The Museum excels in perfection for each detail while designing any museum gallery. It has separate expert teams of curators and conservators for each collection such as armoury, silver, sculpture and textiles. The gallery interiors are designed to the last detail. Its ongoing armoury gallery (salehkhana) to be opened in December 2019 engages specialised mount makers (Plowden and Smith, UK) just to ensure that the conserved artefacts for display are appropriately mounted in the display cases under the curatorial guidance of armoury expert Mr. Howard Rickett. This is probably the first time any museum in India has engaged professional mount makers (professional expertise otherwise well recognised in international museums and exhibitions)

Along with systematic conservation of the City Palace and its Museum Galleries, MMCF has continuously supported conservation and development of the city by handholding the local government in envisioning heritage-based development plan in association with UNESCO New Delhi and the Indian Heritage Cities Network Foundation. It provided support to the Municipal Corporation in setting up the Heritage Cell in 2008 and was more recently involved in envisioning and implementing the Smart City Plan for historic areas of Udaipur. It is actively involved in city-to-city cooperation and networking among urban stakeholders of national and international member cities for sharing of experience and knowledge. MMCF has emphasized on digital mapping, dissemination and planning for Urban Heritage Assets, the suitability of the mapping technologies for the promotion of Heritage Tourism and collaboration with Smart City initiatives. The urban frameworks and historical governance and patronage in Udaipur include solutions to challenges faced in contemporary conservation of the city bazaars and residential spaces where the City Palace itself serves as a Living Lab for future learnings. MMCF has initiated city level heritage walks such as the Ahar walk being conducted regularly for visitors, architectural colleges and others besides conserving historic school buildings in the city. The Biennial World Living Heritage Festival started by MMCF in Udaipur in 2012 is expanding each time with more involvement of workshops for architectural and heritage students from institutions across India.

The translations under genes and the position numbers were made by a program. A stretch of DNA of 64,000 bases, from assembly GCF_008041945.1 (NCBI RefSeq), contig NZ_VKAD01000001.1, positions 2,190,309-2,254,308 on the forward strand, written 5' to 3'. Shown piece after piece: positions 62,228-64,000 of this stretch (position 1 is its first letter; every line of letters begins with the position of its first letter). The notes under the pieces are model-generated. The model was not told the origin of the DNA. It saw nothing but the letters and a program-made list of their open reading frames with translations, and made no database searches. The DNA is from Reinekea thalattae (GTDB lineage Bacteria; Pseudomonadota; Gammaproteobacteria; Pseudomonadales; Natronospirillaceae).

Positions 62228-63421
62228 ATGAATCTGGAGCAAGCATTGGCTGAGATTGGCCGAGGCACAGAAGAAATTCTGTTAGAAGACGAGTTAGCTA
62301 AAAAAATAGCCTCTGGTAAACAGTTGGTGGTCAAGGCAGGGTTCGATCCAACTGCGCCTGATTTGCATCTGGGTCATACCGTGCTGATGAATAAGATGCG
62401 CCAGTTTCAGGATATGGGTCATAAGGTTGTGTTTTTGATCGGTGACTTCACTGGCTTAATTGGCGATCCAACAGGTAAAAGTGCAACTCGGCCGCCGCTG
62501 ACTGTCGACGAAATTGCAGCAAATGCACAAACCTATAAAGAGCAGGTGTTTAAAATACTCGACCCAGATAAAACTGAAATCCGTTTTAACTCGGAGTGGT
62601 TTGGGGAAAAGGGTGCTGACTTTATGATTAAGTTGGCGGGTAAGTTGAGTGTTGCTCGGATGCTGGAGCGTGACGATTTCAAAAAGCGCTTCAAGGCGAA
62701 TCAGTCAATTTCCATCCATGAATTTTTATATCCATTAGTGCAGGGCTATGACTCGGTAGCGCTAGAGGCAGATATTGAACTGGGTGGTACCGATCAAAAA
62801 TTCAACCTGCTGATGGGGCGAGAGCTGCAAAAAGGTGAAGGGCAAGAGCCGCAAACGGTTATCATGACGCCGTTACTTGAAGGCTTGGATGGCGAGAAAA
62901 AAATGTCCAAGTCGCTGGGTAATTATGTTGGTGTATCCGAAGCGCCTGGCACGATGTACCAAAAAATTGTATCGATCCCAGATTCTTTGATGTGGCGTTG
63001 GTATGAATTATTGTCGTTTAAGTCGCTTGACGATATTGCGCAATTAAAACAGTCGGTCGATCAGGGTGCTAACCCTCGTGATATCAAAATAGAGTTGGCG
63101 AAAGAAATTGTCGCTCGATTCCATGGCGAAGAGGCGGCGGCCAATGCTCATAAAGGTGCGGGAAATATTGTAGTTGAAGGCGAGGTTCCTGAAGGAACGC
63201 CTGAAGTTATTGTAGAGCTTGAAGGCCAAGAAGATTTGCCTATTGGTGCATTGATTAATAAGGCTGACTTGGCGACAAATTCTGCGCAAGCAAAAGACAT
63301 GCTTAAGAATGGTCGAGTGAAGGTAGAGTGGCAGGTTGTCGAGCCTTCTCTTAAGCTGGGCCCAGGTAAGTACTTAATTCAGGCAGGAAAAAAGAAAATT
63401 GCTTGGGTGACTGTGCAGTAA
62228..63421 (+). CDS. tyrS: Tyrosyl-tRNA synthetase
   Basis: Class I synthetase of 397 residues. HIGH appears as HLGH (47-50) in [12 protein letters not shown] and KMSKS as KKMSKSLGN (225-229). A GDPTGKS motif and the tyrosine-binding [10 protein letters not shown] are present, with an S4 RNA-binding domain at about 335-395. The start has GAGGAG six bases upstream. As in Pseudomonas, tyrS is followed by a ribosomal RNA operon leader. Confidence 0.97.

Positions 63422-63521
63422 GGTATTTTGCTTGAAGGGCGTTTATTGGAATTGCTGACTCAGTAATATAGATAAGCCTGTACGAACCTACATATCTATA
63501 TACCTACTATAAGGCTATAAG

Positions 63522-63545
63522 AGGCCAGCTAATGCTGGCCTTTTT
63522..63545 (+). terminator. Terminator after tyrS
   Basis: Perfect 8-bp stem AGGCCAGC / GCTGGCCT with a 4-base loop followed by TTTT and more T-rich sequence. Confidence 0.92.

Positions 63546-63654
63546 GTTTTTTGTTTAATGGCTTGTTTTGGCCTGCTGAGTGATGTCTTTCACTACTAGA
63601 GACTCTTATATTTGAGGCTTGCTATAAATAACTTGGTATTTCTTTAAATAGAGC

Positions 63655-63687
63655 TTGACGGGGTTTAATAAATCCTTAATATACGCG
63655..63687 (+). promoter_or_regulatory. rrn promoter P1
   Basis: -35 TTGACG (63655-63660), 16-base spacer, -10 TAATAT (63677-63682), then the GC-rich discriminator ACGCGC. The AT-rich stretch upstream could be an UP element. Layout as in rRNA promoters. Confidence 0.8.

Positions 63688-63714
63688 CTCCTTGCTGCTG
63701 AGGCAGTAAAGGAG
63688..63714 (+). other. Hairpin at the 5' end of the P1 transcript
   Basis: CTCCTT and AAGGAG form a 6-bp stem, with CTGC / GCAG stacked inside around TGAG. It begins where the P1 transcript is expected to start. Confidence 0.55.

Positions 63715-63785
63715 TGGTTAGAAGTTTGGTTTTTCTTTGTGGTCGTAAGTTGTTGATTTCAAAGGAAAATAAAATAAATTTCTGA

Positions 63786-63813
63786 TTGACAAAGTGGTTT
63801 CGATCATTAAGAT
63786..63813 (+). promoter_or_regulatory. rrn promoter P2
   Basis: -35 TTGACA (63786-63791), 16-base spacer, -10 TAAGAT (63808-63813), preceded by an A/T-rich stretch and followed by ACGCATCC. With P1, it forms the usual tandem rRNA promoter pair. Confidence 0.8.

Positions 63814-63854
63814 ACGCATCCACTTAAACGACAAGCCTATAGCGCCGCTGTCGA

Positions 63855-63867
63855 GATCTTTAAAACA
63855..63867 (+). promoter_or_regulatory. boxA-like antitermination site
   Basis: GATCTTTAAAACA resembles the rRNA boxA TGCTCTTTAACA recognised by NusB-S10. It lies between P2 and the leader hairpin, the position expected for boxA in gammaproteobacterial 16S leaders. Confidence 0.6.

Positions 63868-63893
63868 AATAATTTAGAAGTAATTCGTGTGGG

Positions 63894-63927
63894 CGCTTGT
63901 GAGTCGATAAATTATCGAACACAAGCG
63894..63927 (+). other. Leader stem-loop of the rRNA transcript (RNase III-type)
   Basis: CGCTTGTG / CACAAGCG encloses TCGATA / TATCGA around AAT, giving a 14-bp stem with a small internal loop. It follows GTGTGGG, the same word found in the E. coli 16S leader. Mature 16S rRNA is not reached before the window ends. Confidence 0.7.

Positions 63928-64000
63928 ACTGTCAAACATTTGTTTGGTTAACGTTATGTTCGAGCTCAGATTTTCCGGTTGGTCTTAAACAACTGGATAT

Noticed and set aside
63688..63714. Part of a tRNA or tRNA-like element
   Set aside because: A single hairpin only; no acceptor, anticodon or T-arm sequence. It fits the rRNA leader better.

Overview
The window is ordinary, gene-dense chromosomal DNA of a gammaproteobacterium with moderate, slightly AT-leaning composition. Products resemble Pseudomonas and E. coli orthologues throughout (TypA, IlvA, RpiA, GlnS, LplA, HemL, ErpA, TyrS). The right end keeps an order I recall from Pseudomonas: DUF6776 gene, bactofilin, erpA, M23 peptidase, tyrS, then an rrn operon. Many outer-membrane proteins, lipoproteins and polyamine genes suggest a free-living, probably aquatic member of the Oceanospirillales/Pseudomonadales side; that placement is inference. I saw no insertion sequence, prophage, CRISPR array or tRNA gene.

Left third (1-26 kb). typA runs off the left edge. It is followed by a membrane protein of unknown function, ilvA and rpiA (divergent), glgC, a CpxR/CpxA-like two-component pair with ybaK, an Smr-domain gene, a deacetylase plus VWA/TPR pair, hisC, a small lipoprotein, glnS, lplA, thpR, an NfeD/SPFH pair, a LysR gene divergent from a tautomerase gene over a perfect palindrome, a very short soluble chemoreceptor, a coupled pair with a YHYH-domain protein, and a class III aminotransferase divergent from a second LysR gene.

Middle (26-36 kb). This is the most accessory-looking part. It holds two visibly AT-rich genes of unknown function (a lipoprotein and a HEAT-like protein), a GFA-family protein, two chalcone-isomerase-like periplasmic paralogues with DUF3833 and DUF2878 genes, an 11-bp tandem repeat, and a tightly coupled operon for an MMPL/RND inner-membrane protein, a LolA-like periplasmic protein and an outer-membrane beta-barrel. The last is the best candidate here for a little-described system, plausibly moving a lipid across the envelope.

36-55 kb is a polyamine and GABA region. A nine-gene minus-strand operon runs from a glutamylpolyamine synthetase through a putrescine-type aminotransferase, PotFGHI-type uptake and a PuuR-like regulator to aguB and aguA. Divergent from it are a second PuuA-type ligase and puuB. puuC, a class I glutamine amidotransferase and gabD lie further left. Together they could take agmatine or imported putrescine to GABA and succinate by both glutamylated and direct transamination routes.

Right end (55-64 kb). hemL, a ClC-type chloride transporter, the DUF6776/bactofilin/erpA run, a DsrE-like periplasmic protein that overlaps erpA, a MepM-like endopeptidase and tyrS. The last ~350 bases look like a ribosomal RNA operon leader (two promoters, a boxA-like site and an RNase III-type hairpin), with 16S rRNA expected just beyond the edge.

The City Palace Museum and Maharana Mewar Public School are some of the enduring institutions that continue to flourish since 1969. In the 21st century, these institutions directly employ over 1000; indirectly generating employment for 5000 families of the heritage-city of Udaipur.

In the words of Shriji Arvind Singh Mewar, the Chairman and Managing Trustee of MMCF

Since 1984, I have been building on the platforms created by my father, Maharana Bhagwat Singh Ji. Our Foundation is spearheading the revitalisation of the City Palace Museum with significant institutions like The Getty Foundation, USA and the Ministry of Culture, Government of India. Our plans to make the Museum into a world-class institution are bearing fruit. We have indeed come a long way in our trajectory of growth through very tumultuous years.

The challenge for the 76th Custodian of House of Mewar was to find sustainable models to preserve this way of life, this culture that needs to be preserved, without being regressive, by being dynamic and looking into the future and integrating it into the future. Shriji is today focusing on the challenges that Udaipur will have to face in the future. “I am now concentrating my thoughts on developing a model of a Living Heritage that will also be a practical model of sustainable development.” “In a word, we are here to serve,” he says emphatically.